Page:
Chris Roberts-Antieau  © 2008 All Rights Reserved

Featured Poet

Ellen Bass


All Hallows Eve

We take the pumpkins out to the pavement
and set them down on a sheaf of newspaper.
I make the first cut with a kitchen knife,
then he saws the thick rind with a sturdy
serrated blade, exposing the meaty flesh.

We scoop and pull out the stringy web
that holds the seeds, slippery as newborns.
Then he jabs the knife into the inked
eye sockets, nostrils, the toothless grin
until his small hands tire.

It’s twilight, the city sky streaked
melon-pink and so quiet
I can hear sand grind under his heel
as he twists to press in the blade.
On our street, the branches
of the maple rise like the bare arms
of a young god, stretching.


* * *


After the Worst

After the worst
and before the next
terrible thing, there is a kind
of happiness you can’t
pin down, like bits of light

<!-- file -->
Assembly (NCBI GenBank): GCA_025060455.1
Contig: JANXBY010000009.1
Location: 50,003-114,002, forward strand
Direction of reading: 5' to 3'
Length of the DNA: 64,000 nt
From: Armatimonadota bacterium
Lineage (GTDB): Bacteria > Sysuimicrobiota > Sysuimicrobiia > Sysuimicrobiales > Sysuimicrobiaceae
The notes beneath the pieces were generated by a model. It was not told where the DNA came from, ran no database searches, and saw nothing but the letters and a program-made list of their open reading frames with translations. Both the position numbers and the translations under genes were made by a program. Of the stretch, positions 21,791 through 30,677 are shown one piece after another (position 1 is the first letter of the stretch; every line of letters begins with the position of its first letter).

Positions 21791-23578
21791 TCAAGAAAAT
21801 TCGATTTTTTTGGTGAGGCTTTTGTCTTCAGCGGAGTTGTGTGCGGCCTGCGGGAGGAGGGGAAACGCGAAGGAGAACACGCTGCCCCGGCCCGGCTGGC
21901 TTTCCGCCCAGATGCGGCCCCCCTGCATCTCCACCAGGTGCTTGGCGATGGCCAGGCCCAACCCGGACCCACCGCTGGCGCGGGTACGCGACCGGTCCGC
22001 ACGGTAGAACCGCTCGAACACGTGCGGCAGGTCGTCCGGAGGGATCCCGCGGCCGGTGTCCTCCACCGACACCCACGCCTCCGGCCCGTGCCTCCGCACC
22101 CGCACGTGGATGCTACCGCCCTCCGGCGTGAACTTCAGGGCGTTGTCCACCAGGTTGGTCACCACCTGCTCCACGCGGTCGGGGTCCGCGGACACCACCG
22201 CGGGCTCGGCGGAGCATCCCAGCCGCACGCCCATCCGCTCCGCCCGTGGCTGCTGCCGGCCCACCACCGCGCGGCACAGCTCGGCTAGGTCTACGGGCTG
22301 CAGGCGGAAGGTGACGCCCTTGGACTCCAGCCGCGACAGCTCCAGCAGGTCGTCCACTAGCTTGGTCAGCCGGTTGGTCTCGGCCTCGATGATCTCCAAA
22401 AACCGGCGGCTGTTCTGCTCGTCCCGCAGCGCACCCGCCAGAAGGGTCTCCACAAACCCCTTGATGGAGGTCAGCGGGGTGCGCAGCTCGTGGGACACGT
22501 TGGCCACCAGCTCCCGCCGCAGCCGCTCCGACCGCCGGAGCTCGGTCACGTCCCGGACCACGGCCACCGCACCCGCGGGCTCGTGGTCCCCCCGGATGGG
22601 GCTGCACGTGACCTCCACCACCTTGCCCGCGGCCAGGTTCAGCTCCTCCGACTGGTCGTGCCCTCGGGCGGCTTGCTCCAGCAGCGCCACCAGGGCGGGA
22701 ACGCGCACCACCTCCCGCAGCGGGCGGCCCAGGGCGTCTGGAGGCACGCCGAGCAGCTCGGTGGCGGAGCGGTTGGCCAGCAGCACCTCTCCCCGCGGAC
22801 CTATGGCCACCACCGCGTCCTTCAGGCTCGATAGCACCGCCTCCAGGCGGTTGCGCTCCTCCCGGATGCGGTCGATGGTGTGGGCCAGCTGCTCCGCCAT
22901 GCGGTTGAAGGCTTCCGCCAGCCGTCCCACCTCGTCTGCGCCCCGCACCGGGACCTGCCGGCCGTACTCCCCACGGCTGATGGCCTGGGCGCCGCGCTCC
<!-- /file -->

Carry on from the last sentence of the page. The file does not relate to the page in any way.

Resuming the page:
rippling on the sea,
appearing and disappearing,
traveling toward you
in a fractal path from the silver
arc at the horizon.
Sun caressing the crown
of your head, your brow,
shutting your eyes
as it strokes down your bones,
the way a mother
puts her baby to sleep,
the lids heavy, heavier,
closing longer
and longer with each
sweep of her palm.


* * *


Eating the Bones

The women in my family
strip the succulent
flesh from broiled chicken,
scrape the drumstick clean;
bite off the cartilage, chew the gristle,
crush the porous swellings
at the ends of each slender baton.
With strong molars
they split the tibia, sucking out
the dense marrow.
They use up love, they swallow
every dark grain,
so at the end there's nothing left,
a scant pile of splinters
on the empty white plate.   

The poem above, “Eating the Bones,” Copyright © 2007 by Copper Canyon Press. Reproduced by the DMQ Review with permission.

All Poems Copyright © 2008

Ellen Bass’s poetry books include The Human Line (Copper Canyon Press), named a Notable Book of 2007 by the San Francisco Chronicle and Mules of Love (BOA, 2002), which won the Lambda Literary Award. Her poems have been published in the Atlantic Monthly, the Kenyon Review, American Poetry Review and many other journals. Her non-fiction books include The Courage to Heal and Free Your Mind. She teaches in the MFA program at Pacific University and at conferences and retreats in many beautiful places.


from Poet’s Bookshelf: Contemporary Poets On Books That Shaped Their Art

poet Ellen Bass